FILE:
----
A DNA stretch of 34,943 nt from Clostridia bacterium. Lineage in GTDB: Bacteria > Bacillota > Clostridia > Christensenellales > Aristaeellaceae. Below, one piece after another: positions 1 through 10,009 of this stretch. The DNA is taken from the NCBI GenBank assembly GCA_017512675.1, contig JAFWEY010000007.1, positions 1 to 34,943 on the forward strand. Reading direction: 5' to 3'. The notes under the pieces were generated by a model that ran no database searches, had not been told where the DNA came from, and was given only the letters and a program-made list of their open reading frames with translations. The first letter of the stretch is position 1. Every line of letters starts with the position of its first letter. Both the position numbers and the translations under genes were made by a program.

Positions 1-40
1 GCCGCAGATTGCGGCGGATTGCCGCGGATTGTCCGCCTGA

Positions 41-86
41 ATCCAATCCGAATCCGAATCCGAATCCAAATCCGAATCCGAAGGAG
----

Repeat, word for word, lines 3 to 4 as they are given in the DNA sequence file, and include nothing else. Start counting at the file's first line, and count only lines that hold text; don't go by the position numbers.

1 GCCGCAGATTGCGGCGGATTGCCGCGGATTGTCCGCCTGA

Positions 41-86